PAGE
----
Matching TSM in 401K?

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lumos
Posts: 17
Joined: Thu Jul 11, 2013 7:52 pm

Matching TSM in 401K?

Post by lumos » Sun Aug 04, 2013 11:13 pm

I've been looking at the TSM equivalents at http://www.bogleheads.org/wiki/Approxim ... ock_Market and trying to match them up with the very low (.02-.04) ER funds available in my 401K, based on the info that they provide (below). Should I just put all US stock in the large cap and be done or involve the other funds? Should I try to find out the value/blend/growth makeup to know if I'm tilting or not? (There are also large and small value and growth funds available.) Any AA advice appreciated. Thank you!

Large Cap Index (large blend)
Giant: 51.25
Large: 36.12
Medium: 12.54
Small: 0.09

Mid Cap Index (mid blend)
Large: 1.00
Medium: 74.51
Small: 24.49

Small Cap Index (small blend)
Medium: 9.94
Small: 59.88
Micro: 30.18

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joe8d
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Location: Buffalo,NY

Re: Matching TSM in 401K?

Post by joe8d » Sun Aug 04, 2013 11:22 pm

70% Large Cap, 20% Mid Cap and 10% Small Cap would be close enough to TSM.
All the Best, | Joe

talzara
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Re: Matching TSM in 401K?

Post by talzara » Mon Aug 05, 2013 1:25 am

Vanguard now tracks the CRSP indexes for US stocks. Total Stock Market consists of 85% large-cap, 13% small-cap, and 2% micro-cap. (However, it may deviate by a few percent due to the bands used to reduce turnover.)

Note that these are CRSP definitions of capitalization size, and are different from the ones used by the 401k provider. For example, CRSP mid-cap is simply the bottom 15 percentage points of large-cap. This clearly is not the definition that the 401k provider is using.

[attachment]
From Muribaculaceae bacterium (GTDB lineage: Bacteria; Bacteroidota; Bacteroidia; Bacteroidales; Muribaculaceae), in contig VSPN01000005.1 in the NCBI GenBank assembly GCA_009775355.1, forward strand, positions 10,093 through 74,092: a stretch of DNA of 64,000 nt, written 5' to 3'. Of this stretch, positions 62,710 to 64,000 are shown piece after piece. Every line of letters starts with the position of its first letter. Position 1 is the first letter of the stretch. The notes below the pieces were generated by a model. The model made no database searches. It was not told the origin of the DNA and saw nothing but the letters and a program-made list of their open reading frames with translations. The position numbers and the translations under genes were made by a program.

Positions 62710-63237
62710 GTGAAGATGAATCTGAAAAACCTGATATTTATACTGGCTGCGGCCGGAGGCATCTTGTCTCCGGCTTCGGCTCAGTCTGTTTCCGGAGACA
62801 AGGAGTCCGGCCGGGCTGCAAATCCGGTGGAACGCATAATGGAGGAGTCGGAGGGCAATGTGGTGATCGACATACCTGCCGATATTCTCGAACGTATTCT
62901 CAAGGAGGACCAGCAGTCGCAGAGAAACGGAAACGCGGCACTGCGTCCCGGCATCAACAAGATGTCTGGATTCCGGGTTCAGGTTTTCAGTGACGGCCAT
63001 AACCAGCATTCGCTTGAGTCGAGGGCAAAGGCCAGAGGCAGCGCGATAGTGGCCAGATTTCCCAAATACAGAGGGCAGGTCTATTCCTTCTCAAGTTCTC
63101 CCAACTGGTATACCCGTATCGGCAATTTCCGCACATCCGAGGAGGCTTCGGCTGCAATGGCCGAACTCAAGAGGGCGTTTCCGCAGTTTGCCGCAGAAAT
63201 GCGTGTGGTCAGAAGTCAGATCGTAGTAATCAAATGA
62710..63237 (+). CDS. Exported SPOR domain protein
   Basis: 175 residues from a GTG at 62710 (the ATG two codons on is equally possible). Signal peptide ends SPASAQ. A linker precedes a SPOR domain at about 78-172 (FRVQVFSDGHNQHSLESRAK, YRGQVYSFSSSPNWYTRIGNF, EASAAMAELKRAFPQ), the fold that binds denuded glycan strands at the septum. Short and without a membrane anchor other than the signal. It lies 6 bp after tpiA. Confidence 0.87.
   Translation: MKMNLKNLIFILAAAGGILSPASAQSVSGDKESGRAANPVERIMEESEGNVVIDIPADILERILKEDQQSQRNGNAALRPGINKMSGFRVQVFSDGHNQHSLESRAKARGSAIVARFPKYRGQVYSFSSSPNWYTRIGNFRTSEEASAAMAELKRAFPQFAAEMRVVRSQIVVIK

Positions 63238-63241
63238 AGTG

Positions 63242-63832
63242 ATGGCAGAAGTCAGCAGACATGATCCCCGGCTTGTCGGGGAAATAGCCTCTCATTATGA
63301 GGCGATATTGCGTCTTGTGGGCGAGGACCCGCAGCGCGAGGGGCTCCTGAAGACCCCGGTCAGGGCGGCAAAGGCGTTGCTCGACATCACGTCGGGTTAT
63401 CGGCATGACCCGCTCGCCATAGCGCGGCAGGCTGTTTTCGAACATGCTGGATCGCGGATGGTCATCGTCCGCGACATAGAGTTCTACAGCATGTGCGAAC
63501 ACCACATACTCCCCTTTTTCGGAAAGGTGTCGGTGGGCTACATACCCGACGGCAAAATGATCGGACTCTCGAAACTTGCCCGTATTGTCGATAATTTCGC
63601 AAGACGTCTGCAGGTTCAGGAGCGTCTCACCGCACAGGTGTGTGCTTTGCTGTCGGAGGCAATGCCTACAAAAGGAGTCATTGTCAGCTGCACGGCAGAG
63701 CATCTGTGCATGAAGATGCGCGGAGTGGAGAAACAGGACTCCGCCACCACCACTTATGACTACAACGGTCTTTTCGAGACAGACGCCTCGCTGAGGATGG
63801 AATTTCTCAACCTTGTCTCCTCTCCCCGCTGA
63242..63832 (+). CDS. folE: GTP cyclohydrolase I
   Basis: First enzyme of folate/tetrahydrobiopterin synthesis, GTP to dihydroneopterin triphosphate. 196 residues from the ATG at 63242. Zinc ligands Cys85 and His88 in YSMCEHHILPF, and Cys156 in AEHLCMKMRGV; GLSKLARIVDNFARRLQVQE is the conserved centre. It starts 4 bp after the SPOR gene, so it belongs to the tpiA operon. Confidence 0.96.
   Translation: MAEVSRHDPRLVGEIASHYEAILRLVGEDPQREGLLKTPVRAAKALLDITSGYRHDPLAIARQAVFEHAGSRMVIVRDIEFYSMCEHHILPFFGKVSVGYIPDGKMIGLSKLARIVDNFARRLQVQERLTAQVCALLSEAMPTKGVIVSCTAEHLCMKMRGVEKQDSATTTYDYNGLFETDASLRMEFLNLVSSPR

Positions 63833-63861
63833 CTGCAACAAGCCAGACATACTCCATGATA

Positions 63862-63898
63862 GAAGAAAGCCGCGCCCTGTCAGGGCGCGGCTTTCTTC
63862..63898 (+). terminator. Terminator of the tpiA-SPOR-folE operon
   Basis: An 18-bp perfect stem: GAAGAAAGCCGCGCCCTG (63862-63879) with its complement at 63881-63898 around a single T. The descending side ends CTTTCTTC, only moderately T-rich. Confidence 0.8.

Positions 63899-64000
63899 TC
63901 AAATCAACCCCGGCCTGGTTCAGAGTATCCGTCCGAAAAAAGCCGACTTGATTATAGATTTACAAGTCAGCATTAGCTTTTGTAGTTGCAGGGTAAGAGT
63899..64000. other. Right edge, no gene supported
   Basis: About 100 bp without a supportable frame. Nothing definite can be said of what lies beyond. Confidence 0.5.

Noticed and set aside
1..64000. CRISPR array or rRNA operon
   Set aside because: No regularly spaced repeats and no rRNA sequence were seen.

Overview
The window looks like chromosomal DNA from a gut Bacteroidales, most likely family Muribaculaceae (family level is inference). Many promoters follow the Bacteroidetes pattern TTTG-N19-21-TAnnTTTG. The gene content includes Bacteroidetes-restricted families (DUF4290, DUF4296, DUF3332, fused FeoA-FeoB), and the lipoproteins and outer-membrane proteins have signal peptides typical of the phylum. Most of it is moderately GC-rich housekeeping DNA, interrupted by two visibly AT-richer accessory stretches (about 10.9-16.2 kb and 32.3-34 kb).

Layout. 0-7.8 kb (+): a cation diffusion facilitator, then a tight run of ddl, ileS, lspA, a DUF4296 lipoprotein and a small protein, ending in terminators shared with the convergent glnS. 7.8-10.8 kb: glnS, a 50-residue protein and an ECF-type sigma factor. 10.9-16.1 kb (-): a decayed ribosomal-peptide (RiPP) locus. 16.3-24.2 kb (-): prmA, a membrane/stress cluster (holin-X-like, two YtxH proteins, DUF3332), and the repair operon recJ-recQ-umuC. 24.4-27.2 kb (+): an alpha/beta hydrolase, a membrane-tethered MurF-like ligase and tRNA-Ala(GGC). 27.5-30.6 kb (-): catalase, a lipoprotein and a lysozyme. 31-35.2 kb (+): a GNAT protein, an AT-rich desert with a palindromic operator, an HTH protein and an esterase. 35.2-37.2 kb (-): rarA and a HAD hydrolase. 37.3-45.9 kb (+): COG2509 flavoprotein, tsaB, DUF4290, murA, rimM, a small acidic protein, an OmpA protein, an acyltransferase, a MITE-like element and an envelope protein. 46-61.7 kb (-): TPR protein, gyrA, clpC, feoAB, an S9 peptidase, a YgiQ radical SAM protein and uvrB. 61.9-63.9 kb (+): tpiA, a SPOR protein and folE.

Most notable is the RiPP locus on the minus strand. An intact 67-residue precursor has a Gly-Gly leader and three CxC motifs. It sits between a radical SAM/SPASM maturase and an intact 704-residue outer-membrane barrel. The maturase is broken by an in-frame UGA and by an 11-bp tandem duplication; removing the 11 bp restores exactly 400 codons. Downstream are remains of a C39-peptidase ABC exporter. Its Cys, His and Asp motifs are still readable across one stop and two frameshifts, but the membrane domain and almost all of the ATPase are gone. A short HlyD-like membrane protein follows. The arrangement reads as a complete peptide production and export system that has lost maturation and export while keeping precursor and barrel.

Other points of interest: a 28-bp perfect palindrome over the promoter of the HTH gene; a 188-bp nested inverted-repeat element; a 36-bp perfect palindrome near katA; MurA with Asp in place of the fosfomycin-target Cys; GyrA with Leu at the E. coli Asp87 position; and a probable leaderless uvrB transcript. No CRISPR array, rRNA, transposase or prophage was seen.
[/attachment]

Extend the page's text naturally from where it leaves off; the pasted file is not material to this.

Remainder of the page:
To approximate TSM, you would find the breakpoints between the categories that the 401k provider is using, and then use that to allocate your funds. (Or use it as a starting point for tilting.)

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gnosis
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Re: Matching TSM in 401K?

Post by gnosis » Mon Aug 05, 2013 6:07 am


Topic Author
lumos
Posts: 17
Joined: Thu Jul 11, 2013 7:52 pm

Re: Matching TSM in 401K?

Post by lumos » Mon Aug 05, 2013 12:06 pm

Thanks for the responses. Yes, the Approximation Tables are where I started. Was just wondering if there was a way to fill in the style boxes with with % given the info I have about the 401K funds. Seems like you would need to know value/growth information if you ever wanted to tilt one direction. Difficult to do if you weren't sure if you might already be tilted somehow. As suggested, perhaps that isn't necessary to be in the ballpark and perhaps I'm over-analyzing.

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G-Money
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Re: Matching TSM in 401K?

Post by G-Money » Mon Aug 05, 2013 12:23 pm

It really depends how precise you want to be and what the rest of your holdings look like.

Do you have other funds in an IRA (Roth or traditional)? If so, you could fill in what you need there. You don't *need* to approximate TSM exclusively in your 401(k), although you have the good fortune of having excellent, low-cost options there. Do you have other very low cost options in your 401(k) that could help lower your total investment costs even more?

Do you tilt to SCV or otherwise? If so, then getting a part of your domestic equities to match TSM is much less important, since you'll be overweighting SCV (or something else) anyway. In that case, I'd probably just stick with Large Cap Index, and only add Small Cap Index if it is part of your tilting plan.

Do you place a high value on simplicity? If so, then go ahead and chart Large Cap index against TSM at Morningstar. If the performance of the two are close enough for you, then just stick with Large Cap and deal with a fewer funds.
Don't assume I know what I'm talking about.

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gnosis
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Joined: Wed Aug 13, 2008 9:05 pm

Re: Matching TSM in 401K?

Post by gnosis » Mon Aug 05, 2013 12:49 pm

lumos wrote:Thanks for the responses. Yes, the Approximation Tables are where I started. Was just wondering if there was a way to fill in the style boxes with with % given the info I have about the 401K funds. Seems like you would need to know value/growth information if you ever wanted to tilt one direction. Difficult to do if you weren't sure if you might already be tilted somehow. As suggested, perhaps that isn't necessary to be in the ballpark and perhaps I'm over-analyzing.
Whoops sorry I read your original post too quickly this morning

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